So my video card died. Again. I must learn to respect lightning as it seems I live in an area very prone to thunderstorms. I looked around for games that I could play without a video card while waiting for the warranty claim to be processed, saw that this game was on sale and promptly bought it. It’s a straightforward adaptation of a superheroes-themed boardgame. Originally it was a multiplayer, cooperative game but on the PC the mechanics are so simple that actually playing it with other people would feel a little silly so it’s pretty much single-player only.
- It’s a card game. Yay, I love card games! No deck building however. Each character, whether hero or villain, has a deck unique to him or her. You’re supposed to pick a villain to fight against, then from three to five heroes, plus an environment deck to represent where the fight takes place. This videogame version perfectly replicates the contents of the boardgame’s base set, and so includes 10 heroes, 4 villains and 4 environments.
- The mechanics look daunting at first but are really quite simple since it’s just a race to drive the villain’s hit points down to zero before all of the heroes are defeated. Each round, the villain acts according to the text printed on his or her card and plays a card from the villain deck. Each hero then acts in turn, playing a card, activating a superpower and then drawing a card. Then a card from the environment deck is played. As is usual with this games, all of the complexity comes from the cards and how they interact.
- The really great news is that each of the villain and hero decks are all very distinctive and play very differently. For example, Ra, pictured above, throws around crazy amounts of damage but it’s almost all fire so he is easily shut down by enemies that are immune to fire. One of my favorite heroes is Wraith who can seemingly do everything from dealing damage, to shutting down villains’ special abilities, to controlling what cards the villain can draw, but it’s all based on her fantastic array of gadgets. Villain effects that wipe the board of all equipment cards will really ruin her day.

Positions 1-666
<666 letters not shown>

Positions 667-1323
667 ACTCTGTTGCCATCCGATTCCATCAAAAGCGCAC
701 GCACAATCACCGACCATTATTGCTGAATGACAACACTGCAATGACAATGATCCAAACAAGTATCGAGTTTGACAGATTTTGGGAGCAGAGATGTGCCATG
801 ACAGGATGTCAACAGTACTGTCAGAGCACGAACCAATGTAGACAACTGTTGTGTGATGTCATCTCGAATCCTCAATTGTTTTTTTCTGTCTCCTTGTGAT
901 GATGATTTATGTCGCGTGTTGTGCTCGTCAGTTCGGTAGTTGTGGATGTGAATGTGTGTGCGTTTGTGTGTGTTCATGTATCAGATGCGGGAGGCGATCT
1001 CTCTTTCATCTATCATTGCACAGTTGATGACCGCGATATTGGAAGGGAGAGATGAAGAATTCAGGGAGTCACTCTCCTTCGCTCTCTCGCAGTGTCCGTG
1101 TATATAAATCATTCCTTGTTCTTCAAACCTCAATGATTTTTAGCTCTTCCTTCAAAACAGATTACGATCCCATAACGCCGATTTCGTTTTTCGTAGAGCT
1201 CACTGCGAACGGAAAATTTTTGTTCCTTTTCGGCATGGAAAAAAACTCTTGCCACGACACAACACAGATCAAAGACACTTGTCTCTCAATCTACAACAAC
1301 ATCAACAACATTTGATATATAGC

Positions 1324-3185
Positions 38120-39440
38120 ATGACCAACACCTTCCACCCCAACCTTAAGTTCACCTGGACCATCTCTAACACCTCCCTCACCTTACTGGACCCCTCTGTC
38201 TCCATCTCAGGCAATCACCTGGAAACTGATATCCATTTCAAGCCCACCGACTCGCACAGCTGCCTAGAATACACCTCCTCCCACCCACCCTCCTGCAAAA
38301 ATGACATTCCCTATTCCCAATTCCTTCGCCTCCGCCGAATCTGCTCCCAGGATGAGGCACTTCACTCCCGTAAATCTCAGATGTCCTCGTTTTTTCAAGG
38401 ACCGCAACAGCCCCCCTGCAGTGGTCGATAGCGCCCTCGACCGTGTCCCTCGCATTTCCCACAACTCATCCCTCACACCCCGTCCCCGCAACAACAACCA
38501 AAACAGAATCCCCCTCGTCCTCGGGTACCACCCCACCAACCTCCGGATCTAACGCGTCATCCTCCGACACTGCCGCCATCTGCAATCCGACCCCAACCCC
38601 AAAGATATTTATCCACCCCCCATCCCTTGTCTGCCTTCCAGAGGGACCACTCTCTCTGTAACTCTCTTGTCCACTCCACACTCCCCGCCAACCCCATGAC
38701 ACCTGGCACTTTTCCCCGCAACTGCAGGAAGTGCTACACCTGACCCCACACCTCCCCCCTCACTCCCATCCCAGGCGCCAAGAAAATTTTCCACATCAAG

- With all of the different decks available, there’s a fair bit of variety in trying different combinations of heroes against different villains and in different environments. Ultimately of course, it’s just a card game so you will get bored of the available combinations eventually but it’s still pretty much the perfect game for the occasional short gaming session of an hour or so. I’m seriously tempted to throw money at the DLCs to get the extra decks because it makes for such a great time-filling game.
- The characters are all new IP but they’re clearly meant to evoke the archetypes that we’re all familiar with, with the resemblance sometimes being so close that I wonder how they get away with it. Grand Warlord Voss for example is a dead ringer for Darkseid, right down to his physical appearance. I think the character designs are okay but the art style is a bit too cartoonish for me, more Saturday Morning cartoon than comic book. They’ve also gone to a lot of trouble to develop backstories and plots but the quality of the writing is questionable.
- I was kind of surprised how easy it is to beat the villains. I think it’s almost impossible to lose to Baron Blade and Omnitron, the two easy villains. The other two villains are more of a challenge but you’ll still win most battles against them. This is likely a result of the game being generally easier on PC since it’s easier to keep track of the different effects and coordinate the actions of the heroes. The villains do come with an advanced mode which should make them considerably harder to beat.
- One complaint I have is that unlocking the variant versions of the cards seems unreasonably difficult. In particular, the two variant versions of the villains add considerable life to the game but unlocking them is rather tricky. Also, the Steam version of this game really, really needs to add some achievements. They would just so perfect for this game.
So yeah, a very fun little game that is well worth its modest cost and very likely this videogame version is actually superior to the original boardgame as well.